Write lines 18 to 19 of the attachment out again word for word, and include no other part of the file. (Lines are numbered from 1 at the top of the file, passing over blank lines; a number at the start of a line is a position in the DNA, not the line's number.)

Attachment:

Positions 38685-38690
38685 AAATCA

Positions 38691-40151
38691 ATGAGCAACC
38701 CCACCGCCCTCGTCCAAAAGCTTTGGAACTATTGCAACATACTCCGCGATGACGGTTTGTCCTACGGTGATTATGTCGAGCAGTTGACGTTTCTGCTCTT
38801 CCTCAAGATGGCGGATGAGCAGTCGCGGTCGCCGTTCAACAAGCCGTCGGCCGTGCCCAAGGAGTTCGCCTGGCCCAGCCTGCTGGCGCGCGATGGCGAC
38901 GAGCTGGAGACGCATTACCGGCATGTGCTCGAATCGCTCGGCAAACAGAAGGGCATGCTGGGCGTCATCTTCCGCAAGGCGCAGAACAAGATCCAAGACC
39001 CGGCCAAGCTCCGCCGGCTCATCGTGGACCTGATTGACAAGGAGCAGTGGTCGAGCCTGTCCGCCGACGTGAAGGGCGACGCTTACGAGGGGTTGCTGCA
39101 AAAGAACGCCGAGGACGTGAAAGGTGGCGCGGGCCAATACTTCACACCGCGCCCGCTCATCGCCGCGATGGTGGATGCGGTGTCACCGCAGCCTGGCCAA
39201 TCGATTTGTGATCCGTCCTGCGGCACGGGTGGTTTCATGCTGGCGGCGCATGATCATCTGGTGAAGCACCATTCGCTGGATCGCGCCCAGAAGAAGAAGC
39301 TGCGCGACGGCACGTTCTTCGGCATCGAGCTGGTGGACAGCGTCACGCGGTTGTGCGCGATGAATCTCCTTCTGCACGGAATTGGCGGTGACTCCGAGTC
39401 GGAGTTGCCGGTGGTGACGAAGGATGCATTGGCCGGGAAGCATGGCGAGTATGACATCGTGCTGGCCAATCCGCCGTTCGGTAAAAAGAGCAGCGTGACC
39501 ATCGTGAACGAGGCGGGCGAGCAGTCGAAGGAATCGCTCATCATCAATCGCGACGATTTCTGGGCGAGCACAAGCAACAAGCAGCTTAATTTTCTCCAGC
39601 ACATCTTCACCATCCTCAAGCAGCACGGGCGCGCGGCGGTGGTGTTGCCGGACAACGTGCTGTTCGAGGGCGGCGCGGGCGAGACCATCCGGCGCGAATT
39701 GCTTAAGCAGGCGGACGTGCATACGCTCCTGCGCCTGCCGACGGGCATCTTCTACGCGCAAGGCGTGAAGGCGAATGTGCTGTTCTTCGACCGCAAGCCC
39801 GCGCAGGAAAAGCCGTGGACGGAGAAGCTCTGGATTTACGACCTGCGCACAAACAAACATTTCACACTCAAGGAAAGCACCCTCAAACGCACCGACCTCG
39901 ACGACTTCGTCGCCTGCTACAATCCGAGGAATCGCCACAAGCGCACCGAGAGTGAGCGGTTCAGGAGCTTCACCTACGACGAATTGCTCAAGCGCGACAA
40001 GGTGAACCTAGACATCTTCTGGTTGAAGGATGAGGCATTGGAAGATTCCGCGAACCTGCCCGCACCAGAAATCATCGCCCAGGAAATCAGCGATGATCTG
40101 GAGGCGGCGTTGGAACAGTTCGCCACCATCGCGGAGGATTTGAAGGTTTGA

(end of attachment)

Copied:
40001 GGTGAACCTAGACATCTTCTGGTTGAAGGATGAGGCATTGGAAGATTCCGCGAACCTGCCCGCACCAGAAATCATCGCCCAGGAAATCAGCGATGATCTG
40101 GAGGCGGCGTTGGAACAGTTCGCCACCATCGCGGAGGATTTGAAGGTTTGA